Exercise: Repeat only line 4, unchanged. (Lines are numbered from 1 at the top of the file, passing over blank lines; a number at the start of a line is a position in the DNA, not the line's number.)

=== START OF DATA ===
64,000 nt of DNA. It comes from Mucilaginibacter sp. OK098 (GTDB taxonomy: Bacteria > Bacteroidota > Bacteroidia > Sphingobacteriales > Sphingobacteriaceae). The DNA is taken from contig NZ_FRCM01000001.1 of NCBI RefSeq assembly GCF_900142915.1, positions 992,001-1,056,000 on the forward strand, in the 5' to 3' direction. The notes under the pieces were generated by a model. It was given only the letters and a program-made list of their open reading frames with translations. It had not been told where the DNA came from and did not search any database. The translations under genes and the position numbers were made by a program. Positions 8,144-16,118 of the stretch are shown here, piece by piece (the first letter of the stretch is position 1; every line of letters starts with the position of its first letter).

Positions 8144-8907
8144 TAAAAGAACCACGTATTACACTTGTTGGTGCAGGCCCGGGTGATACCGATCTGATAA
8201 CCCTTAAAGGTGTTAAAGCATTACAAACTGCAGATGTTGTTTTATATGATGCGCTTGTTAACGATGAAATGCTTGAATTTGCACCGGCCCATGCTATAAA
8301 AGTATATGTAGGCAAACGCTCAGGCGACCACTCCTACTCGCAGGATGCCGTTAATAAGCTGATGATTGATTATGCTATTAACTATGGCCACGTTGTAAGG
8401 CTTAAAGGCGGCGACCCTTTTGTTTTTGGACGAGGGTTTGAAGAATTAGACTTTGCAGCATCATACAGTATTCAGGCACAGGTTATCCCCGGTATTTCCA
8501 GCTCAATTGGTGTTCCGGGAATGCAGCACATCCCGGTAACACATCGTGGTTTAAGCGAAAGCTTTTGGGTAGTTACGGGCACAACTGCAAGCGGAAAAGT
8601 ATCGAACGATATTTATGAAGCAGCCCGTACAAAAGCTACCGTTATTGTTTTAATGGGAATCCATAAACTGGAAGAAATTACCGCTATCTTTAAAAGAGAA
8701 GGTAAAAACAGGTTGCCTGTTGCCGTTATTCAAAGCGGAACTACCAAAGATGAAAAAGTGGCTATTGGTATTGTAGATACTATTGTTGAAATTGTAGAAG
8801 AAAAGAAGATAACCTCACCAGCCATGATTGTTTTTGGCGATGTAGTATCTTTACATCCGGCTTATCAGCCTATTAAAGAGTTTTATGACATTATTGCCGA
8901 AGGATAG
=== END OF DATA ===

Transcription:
8201 CCCTTAAAGGTGTTAAAGCATTACAAACTGCAGATGTTGTTTTATATGATGCGCTTGTTAACGATGAAATGCTTGAATTTGCACCGGCCCATGCTATAAA